Traps and poisons are a line of defense against mice. They come in a variety of models and prices. They work, but remember that bait traps are designed to attract mice and then kill them. Keeping the mice away in the first place works best. Some people prefer to put triangle shaped tube traps, that have a sticky base, near the garage door on both sides where the floor meets the wall. Rodents normally walk along these edges so places traps there works.

In most cases, mice enter a car by scampering up the tires. If the vehicle is stored without tires, it is a bit harder for them to get inside. Tireless storage will also keep your tires from ďflat spotting.Ē However, the 2003/2004 Cobra is heavy and the suspension likes to be loaded. So jacking up the car is not one of my recommendations in this case, although some people do it.

Rodents can nest several places in a vehicle: the engine compartment, the interior and the trunk. Theyíre drawn to the warmth of an engine or heater motor. They will eat electrical wires and even spark plug wires.

Mice can also get into cars through holes around cables, pedal shafts, steering columns and so on. If you can seal all these openings, mice canít enter. Leave the sun visors in the down position. If you want to keep the windows slightly open for better airflow, cover the opening with screening.

Usually, these creatures canít get into a trunk if you seal interior openings; they usually enter the trunk from the rear seat. Some cars have drain holes in the spare tire well. These holes should be taped.

Some people put mothballs on the floor around the car. The line of mothballs should have no gaps at any point. Other car owners place mothballs or scented soap in a cake pan inside the car to keep mice away. Mice donít like the mothball smell, but neither will you. If you go the mothball route, you can help to eliminate the smell by putting a scented candle under the seat on a hot day.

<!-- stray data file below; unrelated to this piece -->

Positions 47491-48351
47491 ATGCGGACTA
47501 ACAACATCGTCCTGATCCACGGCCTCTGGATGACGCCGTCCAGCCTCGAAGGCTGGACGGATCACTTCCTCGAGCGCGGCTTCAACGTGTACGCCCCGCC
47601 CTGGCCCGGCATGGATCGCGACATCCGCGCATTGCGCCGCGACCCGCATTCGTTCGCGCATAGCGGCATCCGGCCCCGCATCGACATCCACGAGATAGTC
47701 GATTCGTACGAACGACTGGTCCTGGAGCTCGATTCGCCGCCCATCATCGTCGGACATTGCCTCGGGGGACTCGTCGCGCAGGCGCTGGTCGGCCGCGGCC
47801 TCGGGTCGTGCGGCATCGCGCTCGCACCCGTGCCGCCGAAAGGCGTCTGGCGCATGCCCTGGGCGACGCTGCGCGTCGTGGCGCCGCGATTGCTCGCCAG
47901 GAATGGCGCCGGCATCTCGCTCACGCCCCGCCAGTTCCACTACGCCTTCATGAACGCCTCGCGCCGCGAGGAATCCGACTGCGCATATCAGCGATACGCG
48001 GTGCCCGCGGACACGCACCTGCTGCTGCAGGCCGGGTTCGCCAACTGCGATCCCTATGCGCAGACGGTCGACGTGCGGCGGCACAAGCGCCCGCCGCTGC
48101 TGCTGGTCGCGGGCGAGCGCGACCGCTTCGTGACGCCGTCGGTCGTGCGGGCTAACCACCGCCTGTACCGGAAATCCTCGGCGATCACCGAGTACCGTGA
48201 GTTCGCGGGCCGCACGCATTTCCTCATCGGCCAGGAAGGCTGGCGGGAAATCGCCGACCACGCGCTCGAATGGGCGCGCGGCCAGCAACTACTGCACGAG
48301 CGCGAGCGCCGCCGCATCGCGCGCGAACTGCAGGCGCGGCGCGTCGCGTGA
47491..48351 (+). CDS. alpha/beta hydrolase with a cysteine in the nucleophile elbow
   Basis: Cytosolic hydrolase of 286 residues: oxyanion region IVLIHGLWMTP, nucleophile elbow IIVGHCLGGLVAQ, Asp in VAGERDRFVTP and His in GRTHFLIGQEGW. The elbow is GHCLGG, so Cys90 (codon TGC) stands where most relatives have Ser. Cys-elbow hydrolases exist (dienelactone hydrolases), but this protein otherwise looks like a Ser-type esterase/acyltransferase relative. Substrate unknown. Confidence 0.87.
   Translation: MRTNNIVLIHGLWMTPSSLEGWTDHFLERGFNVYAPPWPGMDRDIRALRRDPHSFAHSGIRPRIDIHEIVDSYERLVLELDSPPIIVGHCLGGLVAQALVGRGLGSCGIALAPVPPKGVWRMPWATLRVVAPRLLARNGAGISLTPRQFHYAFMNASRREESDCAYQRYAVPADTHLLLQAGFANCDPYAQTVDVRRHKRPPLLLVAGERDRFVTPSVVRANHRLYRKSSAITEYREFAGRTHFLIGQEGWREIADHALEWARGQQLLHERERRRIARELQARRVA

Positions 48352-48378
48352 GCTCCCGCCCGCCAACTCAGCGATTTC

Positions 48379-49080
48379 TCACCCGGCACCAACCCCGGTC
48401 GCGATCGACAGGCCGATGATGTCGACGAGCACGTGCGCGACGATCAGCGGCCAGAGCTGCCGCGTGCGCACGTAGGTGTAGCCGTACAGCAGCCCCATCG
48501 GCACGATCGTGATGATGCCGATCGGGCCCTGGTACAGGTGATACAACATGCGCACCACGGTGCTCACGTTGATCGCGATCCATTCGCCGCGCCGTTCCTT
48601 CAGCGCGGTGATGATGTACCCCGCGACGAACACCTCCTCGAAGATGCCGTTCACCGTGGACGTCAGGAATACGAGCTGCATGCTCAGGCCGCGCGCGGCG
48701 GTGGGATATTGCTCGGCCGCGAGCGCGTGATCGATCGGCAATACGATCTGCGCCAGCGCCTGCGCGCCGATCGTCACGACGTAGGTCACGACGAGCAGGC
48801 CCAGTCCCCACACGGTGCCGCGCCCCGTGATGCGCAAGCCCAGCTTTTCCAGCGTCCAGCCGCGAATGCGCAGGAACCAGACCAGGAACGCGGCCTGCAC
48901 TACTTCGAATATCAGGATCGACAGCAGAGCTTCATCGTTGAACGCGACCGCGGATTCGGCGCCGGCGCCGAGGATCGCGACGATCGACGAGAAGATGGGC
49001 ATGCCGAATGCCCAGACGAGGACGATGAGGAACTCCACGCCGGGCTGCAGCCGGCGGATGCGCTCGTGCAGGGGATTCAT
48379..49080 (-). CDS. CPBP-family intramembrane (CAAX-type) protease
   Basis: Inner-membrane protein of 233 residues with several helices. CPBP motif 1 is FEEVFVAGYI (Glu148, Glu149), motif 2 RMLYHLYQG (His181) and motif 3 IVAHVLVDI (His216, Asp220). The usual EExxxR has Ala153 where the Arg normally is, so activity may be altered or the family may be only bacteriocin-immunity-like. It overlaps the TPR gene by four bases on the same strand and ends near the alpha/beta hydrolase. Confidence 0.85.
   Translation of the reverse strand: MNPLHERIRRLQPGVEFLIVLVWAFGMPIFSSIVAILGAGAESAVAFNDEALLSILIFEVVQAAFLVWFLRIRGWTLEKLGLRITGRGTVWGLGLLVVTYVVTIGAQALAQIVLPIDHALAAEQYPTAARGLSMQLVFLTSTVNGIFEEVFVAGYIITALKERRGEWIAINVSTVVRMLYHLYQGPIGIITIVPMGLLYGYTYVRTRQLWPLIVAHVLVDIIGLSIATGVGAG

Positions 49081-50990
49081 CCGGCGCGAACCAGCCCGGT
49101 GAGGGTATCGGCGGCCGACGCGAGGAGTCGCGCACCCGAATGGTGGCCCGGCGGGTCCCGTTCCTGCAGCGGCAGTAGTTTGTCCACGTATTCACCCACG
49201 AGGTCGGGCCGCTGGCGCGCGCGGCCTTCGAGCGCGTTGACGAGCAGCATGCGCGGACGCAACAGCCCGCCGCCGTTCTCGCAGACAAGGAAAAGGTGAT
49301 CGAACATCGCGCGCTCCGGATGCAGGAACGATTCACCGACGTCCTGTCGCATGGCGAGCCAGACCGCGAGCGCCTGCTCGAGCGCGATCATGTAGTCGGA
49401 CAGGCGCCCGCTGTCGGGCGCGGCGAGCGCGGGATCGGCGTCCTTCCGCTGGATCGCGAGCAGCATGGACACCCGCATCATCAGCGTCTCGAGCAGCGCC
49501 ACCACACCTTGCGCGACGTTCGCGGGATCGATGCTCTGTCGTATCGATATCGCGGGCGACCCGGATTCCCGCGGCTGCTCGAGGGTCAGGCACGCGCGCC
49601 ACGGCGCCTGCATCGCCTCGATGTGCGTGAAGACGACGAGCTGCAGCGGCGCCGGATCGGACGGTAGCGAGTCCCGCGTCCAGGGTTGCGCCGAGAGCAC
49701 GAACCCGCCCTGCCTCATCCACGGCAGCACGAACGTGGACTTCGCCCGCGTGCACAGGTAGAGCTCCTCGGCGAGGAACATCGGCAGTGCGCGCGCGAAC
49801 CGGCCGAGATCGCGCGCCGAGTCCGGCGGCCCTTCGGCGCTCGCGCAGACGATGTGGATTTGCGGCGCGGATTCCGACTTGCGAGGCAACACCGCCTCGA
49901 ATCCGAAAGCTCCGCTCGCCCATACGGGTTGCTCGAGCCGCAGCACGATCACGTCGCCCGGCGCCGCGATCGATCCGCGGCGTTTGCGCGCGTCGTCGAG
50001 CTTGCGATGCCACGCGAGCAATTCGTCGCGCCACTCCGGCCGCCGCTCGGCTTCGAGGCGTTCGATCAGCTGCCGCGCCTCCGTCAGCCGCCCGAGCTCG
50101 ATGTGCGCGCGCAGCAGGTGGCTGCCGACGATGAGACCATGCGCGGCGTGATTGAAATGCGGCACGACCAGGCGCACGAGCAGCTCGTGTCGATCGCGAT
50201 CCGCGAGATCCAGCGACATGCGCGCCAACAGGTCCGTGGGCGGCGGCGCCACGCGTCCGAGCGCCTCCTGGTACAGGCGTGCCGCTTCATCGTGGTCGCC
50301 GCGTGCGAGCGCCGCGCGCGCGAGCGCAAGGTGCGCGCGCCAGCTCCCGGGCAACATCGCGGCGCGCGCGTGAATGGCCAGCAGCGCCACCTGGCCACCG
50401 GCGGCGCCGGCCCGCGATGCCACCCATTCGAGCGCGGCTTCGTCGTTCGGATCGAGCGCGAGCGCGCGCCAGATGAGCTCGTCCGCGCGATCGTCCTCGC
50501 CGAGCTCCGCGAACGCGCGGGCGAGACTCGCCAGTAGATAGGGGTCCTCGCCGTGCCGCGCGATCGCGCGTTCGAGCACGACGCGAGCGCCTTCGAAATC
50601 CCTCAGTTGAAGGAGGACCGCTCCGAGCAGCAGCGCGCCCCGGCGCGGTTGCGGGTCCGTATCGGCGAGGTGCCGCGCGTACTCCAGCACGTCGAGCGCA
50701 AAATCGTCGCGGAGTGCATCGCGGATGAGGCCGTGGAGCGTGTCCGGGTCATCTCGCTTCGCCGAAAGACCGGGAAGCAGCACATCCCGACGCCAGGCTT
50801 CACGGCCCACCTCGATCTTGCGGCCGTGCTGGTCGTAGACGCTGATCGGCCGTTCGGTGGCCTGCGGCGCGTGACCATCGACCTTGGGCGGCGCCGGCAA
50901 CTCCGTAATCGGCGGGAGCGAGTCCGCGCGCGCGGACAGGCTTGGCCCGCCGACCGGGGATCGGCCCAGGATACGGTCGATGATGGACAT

Zipper bags seal the whole car. There are two types. The first is a big plastic sack with a zipper. A second type is a plastic bubble supported by a curtain of air. The air pump draws little current and promotes better airflow. Both bags work well if you use them properly. The trouble is the hassle. You must be very careful not to trap moisture in the bag. While the air-curtain type wonít trap moisture, it does require electricity.

One final step in fighting rodent infestation is to make spot checks every couple of weeks. If you see droppings or notice that unpleasant mouse smell, the steps you have taken so far arenít working. In this case, the first thing to do is to get rid of the mice. Then youíll need to protect the vehicle from being re-infested. If you inspect the car on a regular basis, you should be able to remedy the problem before damage is done. 2.1.22. What things should I look for when buying a used 2003/2004 Cobra?Thanks to Jeff on SVTPerformance.com for these tips.

11-03-2007, 02:40 PM
Here in Pennsylvania,not much is needed. The weather has not been to bad the past couple of years so a good wash,wax,check all fluids(antifreeze especially),is all that is needed.I bought a nice indoor/outdoor cover and it is kept indoors except for a nice day maybe once a month I take it for a short ride.Once they salt or cinder the roads,I wait for a good rain to wash the streets before I take it out again.This helps to keep everything lubricated and gaskets from drying out. :D